Pennsylvania is not the only state dealing with issues surrounding abortion providers in the midst of the pandemic. Texas included abortion clinics in a statewide order postponing surgeries and nonessential medical procedures. A federal judge blocked the order on Monday, saying it prevented women “from exercising what the Supreme Court has declared is their fundamental constitutional right to terminate a pregnancy before a fetus is viable.”

Pro-life groups ripped Wolf for failing to take action against abortion clinics when hospitals and other facilities are struggling to deal with the pandemic.

“It is unconscionable that Governor Wolf has allowed elective abortions to proceed during this crisis when all resources are needed for essential medical procedures,” said Susan B. Anthony List president Marjorie Dannenfelser in a statement.

An open letter from the Pennsylvania Family Institute called on Wolf to specifically address continued abortion procedures.

“Abortion is an elective procedure that should not be permitted at the peak of the coronavirus crisis,” the letter states. “With abortions there is always the risk that some women will have complications from the procedure that will need emergency hospital care, which will only further drain our overstretched health care system.”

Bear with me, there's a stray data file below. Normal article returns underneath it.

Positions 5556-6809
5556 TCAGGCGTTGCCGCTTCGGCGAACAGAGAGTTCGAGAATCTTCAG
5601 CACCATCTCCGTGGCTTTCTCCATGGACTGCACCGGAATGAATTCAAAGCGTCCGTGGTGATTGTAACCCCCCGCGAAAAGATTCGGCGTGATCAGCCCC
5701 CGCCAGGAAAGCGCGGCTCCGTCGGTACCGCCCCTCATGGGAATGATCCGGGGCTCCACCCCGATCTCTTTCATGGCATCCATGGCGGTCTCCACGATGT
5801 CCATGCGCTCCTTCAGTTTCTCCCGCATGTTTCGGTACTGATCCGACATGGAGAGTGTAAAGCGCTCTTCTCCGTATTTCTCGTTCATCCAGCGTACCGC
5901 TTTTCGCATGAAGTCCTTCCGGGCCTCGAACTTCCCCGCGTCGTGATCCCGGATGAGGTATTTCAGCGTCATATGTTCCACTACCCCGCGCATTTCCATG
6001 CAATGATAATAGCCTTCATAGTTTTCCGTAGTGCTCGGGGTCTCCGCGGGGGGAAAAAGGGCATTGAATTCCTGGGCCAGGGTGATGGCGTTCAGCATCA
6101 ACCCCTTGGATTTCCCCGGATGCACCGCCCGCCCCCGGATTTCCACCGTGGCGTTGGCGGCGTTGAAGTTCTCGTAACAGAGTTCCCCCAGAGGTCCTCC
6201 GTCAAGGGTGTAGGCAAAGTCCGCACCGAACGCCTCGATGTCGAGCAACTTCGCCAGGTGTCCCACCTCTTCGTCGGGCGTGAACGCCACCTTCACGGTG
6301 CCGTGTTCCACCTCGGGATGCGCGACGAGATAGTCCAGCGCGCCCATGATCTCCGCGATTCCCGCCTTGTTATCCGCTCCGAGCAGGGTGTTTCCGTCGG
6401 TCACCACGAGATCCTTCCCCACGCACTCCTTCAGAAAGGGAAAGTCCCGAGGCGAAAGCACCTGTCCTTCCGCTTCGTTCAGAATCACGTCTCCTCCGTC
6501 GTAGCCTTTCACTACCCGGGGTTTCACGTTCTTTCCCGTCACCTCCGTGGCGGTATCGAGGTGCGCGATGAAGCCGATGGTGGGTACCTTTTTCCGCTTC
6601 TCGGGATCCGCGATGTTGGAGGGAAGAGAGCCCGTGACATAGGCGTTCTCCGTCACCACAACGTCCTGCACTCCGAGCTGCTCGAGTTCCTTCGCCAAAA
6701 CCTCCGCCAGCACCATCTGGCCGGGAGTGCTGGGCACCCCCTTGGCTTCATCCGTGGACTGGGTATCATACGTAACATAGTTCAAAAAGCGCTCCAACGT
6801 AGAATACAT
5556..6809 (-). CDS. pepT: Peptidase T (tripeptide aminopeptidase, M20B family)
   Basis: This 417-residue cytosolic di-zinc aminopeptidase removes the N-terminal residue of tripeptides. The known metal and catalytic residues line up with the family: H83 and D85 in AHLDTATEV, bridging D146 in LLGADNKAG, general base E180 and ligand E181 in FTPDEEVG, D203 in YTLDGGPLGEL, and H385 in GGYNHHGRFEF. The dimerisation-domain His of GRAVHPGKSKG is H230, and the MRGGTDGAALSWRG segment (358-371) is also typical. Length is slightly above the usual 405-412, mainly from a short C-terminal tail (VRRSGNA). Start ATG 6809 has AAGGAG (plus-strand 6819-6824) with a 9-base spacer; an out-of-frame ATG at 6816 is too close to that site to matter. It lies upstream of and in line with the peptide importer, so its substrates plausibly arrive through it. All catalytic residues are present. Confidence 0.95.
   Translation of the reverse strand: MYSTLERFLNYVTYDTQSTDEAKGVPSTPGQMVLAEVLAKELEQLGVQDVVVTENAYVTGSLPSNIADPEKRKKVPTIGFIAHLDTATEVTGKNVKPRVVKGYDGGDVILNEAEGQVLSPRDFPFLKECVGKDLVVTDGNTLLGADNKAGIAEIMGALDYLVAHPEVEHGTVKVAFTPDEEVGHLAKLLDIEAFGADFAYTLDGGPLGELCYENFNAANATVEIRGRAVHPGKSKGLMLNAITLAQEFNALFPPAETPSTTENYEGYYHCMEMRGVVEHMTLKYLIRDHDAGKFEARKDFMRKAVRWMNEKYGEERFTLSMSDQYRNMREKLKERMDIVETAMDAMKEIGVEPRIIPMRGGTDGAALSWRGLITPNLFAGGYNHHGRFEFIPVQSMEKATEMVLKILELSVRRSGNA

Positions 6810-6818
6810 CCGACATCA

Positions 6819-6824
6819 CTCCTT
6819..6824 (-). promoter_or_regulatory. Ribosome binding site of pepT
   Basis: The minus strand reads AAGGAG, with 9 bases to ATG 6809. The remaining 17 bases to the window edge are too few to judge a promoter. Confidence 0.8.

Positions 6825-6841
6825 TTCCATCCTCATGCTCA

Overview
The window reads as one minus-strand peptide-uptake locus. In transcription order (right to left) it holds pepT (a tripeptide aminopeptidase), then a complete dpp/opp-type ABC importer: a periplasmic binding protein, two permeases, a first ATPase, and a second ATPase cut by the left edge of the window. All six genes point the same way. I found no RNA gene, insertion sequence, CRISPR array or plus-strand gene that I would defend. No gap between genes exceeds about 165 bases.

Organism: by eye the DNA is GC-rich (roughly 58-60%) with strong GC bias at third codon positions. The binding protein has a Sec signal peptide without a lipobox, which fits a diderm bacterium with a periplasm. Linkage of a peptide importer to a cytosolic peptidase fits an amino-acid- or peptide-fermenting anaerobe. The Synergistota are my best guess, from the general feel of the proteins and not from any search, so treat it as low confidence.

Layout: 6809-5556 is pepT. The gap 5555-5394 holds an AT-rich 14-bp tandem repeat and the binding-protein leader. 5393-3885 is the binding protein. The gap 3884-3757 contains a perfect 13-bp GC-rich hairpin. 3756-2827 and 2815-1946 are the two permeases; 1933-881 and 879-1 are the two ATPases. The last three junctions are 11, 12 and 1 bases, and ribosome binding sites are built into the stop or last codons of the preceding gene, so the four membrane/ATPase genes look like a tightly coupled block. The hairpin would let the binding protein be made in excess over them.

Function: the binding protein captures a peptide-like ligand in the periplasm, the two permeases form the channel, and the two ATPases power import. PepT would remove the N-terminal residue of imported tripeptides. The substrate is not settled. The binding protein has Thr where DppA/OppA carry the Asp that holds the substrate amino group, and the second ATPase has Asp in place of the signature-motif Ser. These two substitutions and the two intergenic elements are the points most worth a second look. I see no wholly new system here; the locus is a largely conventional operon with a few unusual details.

Jeanne Mancini, president of the March for Life, said lawmakers should apply the ban on elective procedures across the board, rather than protecting the interests of abortion clinics.

“Killing unborn children isn’t health care and certainly doesn’t provide necessary medical help or assistance for coronavirus,” Mancini said. “At a time when medical staff and resources are spread thin, it is very disappointing to see politicians use this vulnerable moment in our country’s history to play politics and advocate for abortion.”

Several counties in Pennsylvania are under stay-at-home orders as the number of coronavirus cases in the state passed 4,000.

April 23, 2020. Tags: , , , , , . Abortion, COVID-19. Leave a comment.